HMRC could investigate Cryptocurrencies data

HMRC could investigate Cryptocurrencies data

HMRC is to begin collecting data on holdings of cryptocurrencies from taxpayers it suspects of tax evasion and avoidance.

With the recent surge in interest and value in cryptocurrencies, UHY Hacker Young explains that HMRC’s ‘statement of assets’ form (used to demand a complete accounting of all a taxpayer’s assets in an investigation) will now include explicit demands for information on cryptos and other assets commonly used by organised crime.

The information that will demanded will include details on cryptoassets such as Bitcoin and Ethereum, assets in E-money wallets like PayPal’ and assets in ‘value transfer’ systems such as Black Market Pesos, a system allegedly used by Mexican and Colombian drug cartels, Hundi, an Indian system of credit notes and Fei ch’ien, a trust-based money transfer system commonly used in China’s shadow financial system.

Those who are found to have concealed assets from HMRC can expect to be prosecuted. This new demand for data on these assets is an attempt by HMRC to get to grips with the problem.

 

The news from HMRC comes after NatWest, the UK retail bank, announced in April 2021 that it will not engage with business customers who accept payment in bitcoin or other cryptocurrencies. HSBC has also confirmed that it will not allow transfers from digital wallets or enable customers to buy shares in companies associated with cryptocurrencies, such as Coinbase or MicroStrategy.

Both banks states that cryptocurrencies are high risk and therefore justify a cautious approach, though they note that their stance could change when regulation evolves.

Jones added: ‘Some assets like Black Market Pesos are almost exclusively used by organised crime but criminal proceeds flow through relatively mainstream assets like Bitcoin at a rate that some find alarming. For example, cybercriminals overseas take virtually all of their ransom payments in Bitcoin to avoid detection. While criminals can still choose to not declare these assets, doing so gives HMRC another opportunity to bring criminal charges against them if their forensic work finds a hidden Bitcoin wallet.’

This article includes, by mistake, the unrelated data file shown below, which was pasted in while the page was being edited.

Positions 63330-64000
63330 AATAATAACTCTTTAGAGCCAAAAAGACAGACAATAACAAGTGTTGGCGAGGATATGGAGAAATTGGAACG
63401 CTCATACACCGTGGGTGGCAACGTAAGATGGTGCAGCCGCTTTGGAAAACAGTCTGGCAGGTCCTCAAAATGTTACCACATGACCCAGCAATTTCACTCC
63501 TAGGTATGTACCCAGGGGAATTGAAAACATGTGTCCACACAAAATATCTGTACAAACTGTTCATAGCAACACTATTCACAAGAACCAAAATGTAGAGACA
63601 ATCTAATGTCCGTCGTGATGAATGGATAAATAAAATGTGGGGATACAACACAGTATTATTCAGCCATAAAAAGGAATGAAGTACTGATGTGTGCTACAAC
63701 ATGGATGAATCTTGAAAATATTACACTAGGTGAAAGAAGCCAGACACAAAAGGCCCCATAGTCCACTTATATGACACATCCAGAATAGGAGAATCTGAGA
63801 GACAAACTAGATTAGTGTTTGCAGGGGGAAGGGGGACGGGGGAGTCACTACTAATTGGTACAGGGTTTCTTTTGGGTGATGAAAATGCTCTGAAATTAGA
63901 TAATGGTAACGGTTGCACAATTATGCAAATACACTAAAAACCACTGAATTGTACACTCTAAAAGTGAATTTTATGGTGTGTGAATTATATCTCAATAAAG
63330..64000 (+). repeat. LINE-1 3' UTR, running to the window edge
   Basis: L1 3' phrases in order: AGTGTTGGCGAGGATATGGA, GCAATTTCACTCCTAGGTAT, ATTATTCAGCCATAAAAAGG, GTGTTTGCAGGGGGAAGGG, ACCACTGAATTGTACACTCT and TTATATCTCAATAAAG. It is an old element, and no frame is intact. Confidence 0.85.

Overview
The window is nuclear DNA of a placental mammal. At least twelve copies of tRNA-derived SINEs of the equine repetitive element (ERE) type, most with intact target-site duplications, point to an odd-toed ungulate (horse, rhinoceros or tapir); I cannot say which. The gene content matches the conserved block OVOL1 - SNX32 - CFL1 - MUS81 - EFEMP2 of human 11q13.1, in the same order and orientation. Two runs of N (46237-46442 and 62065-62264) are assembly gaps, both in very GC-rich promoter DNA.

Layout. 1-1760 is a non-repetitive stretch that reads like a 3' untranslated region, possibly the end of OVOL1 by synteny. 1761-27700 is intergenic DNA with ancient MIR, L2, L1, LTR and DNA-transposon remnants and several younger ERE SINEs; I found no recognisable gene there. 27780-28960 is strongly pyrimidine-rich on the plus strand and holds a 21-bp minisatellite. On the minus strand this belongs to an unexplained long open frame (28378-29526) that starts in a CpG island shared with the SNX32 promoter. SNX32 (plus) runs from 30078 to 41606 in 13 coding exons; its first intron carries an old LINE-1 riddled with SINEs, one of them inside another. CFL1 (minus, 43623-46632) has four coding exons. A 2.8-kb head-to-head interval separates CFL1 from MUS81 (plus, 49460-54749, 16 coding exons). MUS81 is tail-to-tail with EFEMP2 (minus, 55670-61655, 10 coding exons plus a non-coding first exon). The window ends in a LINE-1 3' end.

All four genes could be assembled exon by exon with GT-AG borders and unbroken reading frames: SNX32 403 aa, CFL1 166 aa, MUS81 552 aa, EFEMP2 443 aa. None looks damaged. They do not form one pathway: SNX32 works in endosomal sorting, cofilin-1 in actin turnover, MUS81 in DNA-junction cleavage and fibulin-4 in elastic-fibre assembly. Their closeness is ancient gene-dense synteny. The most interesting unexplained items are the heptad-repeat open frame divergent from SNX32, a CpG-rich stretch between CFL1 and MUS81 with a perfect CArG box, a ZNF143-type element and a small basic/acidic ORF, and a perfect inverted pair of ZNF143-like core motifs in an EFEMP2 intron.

The initial cryptocurrency guidance was released back in 2018 after a special report was submitted by the Cryptoassets Taskforce which was an initiative launched by the HMRC in collaboration with the Financial Conduct Authority (FCA) and Bank of England.

HMRC views cryptocurrency as a digital currency and when it comes to taxation, HMRC treats it as an asset. This means that disposal of crypto is subject to capital gains tax.

Football agents fees resolved by HMRC

Football agents fees resolved by HMRC

Football agents who work on behalf of the footballer and the club they are brokering the deal with, which is called ‘dual representation’, have been subject to revised guidelines by HMRC.

A normal transfer scenario would see the football club pay the full fee to the agent, with part of the sum being paid on behalf of the player, and taxed as a benefit in kind.  HMRC will be scrutinizing any P11D claims that they do not feel are accurate for the intermediary fees that the club has paid on the player’s behalf.

In the past, there was a dual representation of a 50/50 equal split of the fee payable, between the services on behalf of the player, and the services on behalf of the club.  The player would pay tax on the services on his behalf but not for the share of the club.  This would give some transparency for every negotiation

HMRC have now changed their stance on these guidelines and will now look more into what a player has agreed to pay their agent in their representation contract and also ask clubs to justify the involvement they have made between the services provided to club and player.

HMRC will ask that clubs, agents and players to log all documents and discussions whilst negotiating the transfer until completion.  HMRC expect the clubs and agents to retain a significant amount of evidence.